Besides these pottery paintings which merely served as a decoration on the wall, the potters in Delft also made a variety of objects with a winters theme. One of the most famous is probably the small earthenware sleighs. Delfts sleighs of this type are modeled in the shape of an ice sleigh of the type that provided a lady with a comfortable pleasure ride on the ice, while propelled by a skating gentleman. An example of this shape can be seen on a penny print by J. Noman, Zaltbommel in the Rijksmuseum, Amsterdam. The accompanying Dutch text refers to the pleasure on the ice: ‘It’s January with air crisply freezing; But one seeks a measure of pleasure on te ice; With rides in the ice sleigh and skating, so pleasing; To ladies, who find them diverting and nice.’ Although blue and white Delftware models sleigh were being made by the early eighteenth centuries, this type with its colourful patterns is dated stylistically to the second half of the eighteenth century. It is painted on either side in blue with a river scene, one depicting a man leaning over two buckets in front of a ship and distant houses, the other with two ducks swimming near Italianate towers on the near bank. The high back, decorated with a flowering peony branch, is painted in a pale blue ‘cracked-ice’ pattern. Delft sleighs of this type often have been referred to as pipe stands. However, Delft sleighs probably served as decorative objects and not as pipe stands, as is often suggested, since pipe stands in Dutch porcelain of circa 1780 have indentations on the front to support the pipe stem, whereas their Delft counterparts do not.
Furthermore the Delft potters made emblematic figures of Winter, such as this blue and white example. The youth, wearing a soft hat, an open jacket and baggy breeches, has his hands tucked into his waistcoat to protect himself against the cold. This model traditionally has been attributed to Paul-Louis Cyfflé (1724-1806), a modeler who by 1766 was employed at the Lunéville factory in France. A number of his models were made not only in faience and ‘Terre de Lorraine’ (pipe clay), but served as the inspiration for English counterparts made in porcelain at the Chelsea and Derby factories, and in Staffordshire earthenware. Interesting is that the figure concerns a youth and not a wrinkled old man, with hoary hair and beard, wrapped against the cold, which is usually the personification of Winter.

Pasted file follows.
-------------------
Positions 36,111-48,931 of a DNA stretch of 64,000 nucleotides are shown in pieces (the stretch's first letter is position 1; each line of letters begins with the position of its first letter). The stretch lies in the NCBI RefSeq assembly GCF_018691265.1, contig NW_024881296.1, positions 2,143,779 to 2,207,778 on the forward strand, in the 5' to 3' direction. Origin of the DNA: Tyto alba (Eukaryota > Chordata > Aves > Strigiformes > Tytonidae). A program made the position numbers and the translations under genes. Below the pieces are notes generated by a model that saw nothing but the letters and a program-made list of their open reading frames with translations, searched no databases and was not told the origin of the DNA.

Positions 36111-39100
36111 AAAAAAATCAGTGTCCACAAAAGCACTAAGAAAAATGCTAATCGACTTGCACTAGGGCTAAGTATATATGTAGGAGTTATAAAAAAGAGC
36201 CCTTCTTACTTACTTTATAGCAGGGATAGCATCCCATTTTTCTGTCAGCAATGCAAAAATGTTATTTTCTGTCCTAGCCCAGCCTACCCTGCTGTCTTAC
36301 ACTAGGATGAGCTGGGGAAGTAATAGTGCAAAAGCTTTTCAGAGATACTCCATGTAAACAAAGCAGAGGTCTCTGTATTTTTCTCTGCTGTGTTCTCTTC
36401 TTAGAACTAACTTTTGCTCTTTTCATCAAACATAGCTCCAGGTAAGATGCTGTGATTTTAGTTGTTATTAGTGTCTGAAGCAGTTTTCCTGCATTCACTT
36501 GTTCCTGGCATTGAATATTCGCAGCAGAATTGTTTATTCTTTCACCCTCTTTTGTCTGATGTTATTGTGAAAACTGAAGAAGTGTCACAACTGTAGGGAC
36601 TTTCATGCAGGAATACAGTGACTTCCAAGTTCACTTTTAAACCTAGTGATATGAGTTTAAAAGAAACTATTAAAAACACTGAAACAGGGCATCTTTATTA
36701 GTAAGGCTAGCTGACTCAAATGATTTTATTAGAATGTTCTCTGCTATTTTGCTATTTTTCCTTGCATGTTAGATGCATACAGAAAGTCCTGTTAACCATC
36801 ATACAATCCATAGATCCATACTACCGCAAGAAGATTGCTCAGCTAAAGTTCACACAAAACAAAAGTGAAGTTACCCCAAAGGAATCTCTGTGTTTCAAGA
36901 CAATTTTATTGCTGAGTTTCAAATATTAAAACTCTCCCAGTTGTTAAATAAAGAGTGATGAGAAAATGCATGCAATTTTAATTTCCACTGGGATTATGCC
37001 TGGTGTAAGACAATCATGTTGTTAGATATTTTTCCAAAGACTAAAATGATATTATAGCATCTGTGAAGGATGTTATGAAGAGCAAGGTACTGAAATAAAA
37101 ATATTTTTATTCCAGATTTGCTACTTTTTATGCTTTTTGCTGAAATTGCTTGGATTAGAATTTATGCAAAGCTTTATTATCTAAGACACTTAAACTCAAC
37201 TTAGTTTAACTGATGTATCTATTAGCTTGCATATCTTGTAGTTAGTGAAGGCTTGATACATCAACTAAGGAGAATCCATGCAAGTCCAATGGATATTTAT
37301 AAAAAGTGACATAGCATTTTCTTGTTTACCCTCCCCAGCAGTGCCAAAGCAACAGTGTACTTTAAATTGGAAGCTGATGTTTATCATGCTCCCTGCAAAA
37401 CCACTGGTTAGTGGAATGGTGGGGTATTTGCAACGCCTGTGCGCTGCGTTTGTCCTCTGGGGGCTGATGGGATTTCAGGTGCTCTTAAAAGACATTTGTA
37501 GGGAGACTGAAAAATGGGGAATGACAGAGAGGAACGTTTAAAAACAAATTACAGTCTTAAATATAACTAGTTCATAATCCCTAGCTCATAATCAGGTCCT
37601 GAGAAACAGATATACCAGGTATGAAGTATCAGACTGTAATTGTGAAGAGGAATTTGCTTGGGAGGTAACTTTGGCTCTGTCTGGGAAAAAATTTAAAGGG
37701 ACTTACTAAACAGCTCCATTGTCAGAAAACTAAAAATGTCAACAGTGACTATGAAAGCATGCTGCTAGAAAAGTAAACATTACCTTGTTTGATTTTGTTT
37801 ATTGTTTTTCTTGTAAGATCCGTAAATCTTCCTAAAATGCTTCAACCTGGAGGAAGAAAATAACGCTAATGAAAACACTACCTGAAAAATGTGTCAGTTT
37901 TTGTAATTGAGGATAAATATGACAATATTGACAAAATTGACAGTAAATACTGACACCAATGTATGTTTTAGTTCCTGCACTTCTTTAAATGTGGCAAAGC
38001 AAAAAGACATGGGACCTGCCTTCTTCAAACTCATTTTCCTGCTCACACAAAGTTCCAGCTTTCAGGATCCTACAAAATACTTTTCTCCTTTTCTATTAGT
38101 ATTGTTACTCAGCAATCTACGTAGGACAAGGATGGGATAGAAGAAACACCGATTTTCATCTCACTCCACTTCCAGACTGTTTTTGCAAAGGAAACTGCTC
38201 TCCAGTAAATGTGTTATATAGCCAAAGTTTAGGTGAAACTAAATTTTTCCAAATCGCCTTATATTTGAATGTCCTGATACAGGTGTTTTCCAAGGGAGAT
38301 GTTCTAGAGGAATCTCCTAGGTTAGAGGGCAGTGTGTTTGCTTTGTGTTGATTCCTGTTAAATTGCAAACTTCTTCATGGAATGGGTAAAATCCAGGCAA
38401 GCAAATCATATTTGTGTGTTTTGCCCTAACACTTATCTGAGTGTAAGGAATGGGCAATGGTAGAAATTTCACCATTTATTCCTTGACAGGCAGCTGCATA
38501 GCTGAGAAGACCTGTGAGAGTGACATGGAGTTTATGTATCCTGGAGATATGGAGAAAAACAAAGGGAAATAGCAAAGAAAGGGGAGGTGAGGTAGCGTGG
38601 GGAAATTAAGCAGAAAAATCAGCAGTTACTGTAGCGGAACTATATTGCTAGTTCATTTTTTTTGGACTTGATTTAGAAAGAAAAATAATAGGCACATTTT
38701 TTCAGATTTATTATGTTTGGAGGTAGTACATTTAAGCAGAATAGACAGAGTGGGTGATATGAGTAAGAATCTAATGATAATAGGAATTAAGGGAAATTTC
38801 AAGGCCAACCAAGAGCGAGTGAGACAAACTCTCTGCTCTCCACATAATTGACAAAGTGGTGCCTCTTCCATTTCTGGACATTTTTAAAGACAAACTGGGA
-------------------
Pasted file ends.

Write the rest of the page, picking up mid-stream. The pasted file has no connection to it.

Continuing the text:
Previous examples show clearly the interest of the Delft potters in the wintry theme and the many varieties that were conducted. Plaques, sleighs and emblematic figures; the potters produced it all. It is wonderful to see how these typical Dutch sceneries, with both the depiction of the pleasures and the hard reality during the real winters, are adapted to this typical Dutch product: Dutch Delftware.
 Cowie, Jonathan. Climate Change: biological and human aspects, 2007, p. 164.
 Rijksmuseum, Amsterdam, inv. no. SK-A-1718.
 Aronson, Robert D. Pottery Paintings; Platele Plaatjes, 2014, p.3.
 De Jongh, E. & Luijten, G. Spiegel van alledag; Nederlandse genreprenten 1550-1700, 1997, p. 16.
 Rijksmuseum, Amsterdam, inv. no. M-RP-P-OB-102.063.
 Van Aken-Fehmers, M.S, et al. Delfts Aardewerk; Geschiedenis van een nationaal product, deel 1, Zwolle/Den Haag (Gemeentemuseum) 1999, p. 255.
 Grigsby, L. English Pottery 1650-1800, The Henry H. Weldon Collection, 1990, pp 274 and 412.
 Pinnock, William. Iconology; or, Emblematic figures explained, 1830, p. 128. Battistini, Matilde, Symbols and Allegories in Art, 2005, p. 33.